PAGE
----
In a perfect world, every company would hire a designer to create logos. The reality is that although good logo design is an art, sometimes in a pinch you need a “quick" logo for a project. Often a company doesn’t have the budget or inclination to hire a designer, so an unsuspecting employee is tasked with the job.
If you are that unsuspecting employee, first don’t panic. Second, note the logos around you that you remembered and liked. Almost all striking logos have one thing in common: they are extremely simple. For example, almost everyone recognizes the CBS “eye" or the Shell Oil Company’s simple seashell graphic. Another less obvious advantage to a simple logo is that it usually means the image can be reduced down to a small size and still be recognizable. Good logos are versatile. They can be emailed or faxed and remain recognizable.
To create a logo, it’s best to use a vector-based drawing program. (Corel Draw, Adobe Illustrator, and Freehand are drawing programs.) With a vector-based program, you can draw a logo that can be scaled to any size without losing quality. It’s easiest to start with a simple piece of royalty-free clip art, or even a letter or string of text that graphically expresses something having to do with the business or project. Picture fonts, such as Wingdings have many characters that can act as a great logo starting point.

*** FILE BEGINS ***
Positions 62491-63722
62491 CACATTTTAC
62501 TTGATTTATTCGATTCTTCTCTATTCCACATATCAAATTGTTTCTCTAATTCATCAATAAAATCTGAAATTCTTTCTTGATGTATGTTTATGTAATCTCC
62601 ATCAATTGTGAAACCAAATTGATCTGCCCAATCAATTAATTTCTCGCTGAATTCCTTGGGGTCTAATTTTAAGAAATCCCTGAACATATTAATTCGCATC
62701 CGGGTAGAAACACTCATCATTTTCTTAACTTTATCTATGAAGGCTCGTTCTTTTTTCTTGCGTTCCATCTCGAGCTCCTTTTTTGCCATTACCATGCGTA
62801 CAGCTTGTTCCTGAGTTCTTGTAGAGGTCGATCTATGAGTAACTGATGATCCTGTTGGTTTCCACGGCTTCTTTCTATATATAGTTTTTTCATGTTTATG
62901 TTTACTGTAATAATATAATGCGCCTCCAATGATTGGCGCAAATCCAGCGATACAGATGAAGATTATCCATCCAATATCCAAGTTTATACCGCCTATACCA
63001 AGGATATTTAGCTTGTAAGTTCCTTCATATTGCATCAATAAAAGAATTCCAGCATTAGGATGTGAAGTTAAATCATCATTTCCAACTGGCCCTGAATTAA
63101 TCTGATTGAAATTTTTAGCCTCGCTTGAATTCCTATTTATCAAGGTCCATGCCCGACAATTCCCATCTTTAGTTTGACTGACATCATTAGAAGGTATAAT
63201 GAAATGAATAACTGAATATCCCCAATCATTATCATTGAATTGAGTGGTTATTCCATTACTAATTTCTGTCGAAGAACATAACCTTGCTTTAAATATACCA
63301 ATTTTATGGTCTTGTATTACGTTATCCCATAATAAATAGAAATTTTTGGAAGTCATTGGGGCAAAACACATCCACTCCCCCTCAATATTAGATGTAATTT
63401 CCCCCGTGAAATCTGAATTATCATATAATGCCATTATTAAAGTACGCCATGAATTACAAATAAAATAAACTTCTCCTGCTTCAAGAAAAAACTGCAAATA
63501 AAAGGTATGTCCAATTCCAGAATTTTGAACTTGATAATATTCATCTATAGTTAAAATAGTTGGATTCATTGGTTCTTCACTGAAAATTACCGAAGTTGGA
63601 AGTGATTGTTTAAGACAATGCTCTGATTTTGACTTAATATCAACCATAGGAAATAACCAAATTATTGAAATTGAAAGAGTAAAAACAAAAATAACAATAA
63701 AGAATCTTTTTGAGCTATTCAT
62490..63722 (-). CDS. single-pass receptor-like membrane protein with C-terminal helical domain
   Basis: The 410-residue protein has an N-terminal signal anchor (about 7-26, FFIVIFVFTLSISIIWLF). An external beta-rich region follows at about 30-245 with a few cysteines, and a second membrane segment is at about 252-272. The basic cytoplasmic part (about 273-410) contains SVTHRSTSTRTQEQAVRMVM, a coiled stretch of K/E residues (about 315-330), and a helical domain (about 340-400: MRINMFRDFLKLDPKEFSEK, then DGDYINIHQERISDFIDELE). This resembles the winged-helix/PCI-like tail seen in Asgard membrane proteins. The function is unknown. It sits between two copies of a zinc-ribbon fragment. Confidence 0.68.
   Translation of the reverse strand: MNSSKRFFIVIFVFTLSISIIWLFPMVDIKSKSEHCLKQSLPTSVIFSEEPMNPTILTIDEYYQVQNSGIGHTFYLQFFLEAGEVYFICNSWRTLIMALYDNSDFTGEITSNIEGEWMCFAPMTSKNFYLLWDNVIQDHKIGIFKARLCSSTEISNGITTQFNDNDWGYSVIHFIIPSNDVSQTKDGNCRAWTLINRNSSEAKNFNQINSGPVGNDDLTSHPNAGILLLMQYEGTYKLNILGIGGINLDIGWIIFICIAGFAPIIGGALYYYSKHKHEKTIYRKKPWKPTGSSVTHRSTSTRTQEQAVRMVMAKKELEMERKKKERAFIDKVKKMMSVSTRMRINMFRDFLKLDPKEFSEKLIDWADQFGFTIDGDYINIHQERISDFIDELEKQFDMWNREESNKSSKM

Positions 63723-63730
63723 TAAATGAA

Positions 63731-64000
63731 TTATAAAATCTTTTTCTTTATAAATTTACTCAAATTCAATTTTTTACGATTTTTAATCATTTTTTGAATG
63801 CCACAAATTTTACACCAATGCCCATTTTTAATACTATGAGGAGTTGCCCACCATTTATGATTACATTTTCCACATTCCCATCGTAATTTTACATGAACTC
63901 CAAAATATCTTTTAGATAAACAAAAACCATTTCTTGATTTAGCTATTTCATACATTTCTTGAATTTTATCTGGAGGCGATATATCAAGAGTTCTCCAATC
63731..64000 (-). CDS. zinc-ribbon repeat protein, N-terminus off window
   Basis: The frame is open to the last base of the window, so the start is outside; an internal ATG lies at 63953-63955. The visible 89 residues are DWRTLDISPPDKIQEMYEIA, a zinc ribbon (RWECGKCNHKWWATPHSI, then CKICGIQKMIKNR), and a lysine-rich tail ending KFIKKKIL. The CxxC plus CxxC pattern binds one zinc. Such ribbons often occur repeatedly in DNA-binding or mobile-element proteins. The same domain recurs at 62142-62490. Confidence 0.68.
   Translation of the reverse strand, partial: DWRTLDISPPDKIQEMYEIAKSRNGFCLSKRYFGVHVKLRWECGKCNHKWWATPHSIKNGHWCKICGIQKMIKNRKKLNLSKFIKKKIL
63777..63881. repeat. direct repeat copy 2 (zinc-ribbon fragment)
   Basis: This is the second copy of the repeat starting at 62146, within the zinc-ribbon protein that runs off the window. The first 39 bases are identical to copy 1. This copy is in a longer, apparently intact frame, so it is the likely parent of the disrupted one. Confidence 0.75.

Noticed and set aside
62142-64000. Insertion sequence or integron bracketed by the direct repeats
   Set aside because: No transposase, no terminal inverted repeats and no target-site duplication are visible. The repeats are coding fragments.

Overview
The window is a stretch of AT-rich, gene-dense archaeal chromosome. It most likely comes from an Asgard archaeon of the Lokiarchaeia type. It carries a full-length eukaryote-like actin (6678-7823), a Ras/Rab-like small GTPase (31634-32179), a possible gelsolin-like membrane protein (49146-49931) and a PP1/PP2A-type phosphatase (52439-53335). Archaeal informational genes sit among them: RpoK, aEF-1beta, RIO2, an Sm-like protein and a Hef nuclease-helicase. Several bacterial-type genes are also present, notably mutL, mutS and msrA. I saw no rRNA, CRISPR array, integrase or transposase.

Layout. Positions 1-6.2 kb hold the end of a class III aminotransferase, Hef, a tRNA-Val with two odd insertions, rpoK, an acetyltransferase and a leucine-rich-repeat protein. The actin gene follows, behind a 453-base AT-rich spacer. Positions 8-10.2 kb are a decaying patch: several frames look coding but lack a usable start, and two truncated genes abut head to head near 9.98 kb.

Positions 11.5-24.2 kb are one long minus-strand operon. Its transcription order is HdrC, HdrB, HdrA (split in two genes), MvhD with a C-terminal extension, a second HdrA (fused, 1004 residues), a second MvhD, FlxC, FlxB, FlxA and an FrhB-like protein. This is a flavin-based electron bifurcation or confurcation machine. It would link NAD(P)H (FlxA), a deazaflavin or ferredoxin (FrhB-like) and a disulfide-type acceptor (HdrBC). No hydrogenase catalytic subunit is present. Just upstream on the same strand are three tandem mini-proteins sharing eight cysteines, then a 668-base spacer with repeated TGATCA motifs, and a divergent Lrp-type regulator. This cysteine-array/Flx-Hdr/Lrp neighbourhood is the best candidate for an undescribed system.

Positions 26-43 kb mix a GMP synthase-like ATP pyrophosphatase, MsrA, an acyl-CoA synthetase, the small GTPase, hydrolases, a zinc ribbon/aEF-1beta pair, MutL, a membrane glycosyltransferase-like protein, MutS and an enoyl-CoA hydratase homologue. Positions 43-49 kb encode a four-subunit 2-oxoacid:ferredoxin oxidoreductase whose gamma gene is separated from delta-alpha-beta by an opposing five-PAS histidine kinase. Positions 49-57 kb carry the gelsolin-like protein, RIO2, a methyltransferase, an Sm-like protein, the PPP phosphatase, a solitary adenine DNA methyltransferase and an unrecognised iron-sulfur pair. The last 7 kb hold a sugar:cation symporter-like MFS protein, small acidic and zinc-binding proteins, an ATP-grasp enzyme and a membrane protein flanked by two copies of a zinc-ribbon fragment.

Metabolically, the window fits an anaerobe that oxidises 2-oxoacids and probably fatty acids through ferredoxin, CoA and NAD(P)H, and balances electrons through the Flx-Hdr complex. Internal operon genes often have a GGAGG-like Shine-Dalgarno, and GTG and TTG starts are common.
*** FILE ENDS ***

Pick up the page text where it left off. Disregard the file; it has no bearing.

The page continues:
Import your clip art or type a character into your drawing program. Ungroup the clip art and determine how easy is is to make changes to it. Sometimes complex clip art graphics aren’t worth the effort to try and modify, but simple clip art symbols often are easy to work with. If you use a font character, convert it to curves.
Once you have your starting point, it’s time to get creative. Try using some of the transformation features to convey a feeling. For example, skewing or slanting an image can convey movement. Try repeating a shape or element or reversing it out from a background. Changing colors of part of the logo, rotating, scaling, deleting, or changing the alignment of a particular element also can have a big visual impact.
With a little experimentation, you may find that creating logos isn’t something to fear. You may not be a great designer, but non-artists can have fun playing with graphics too.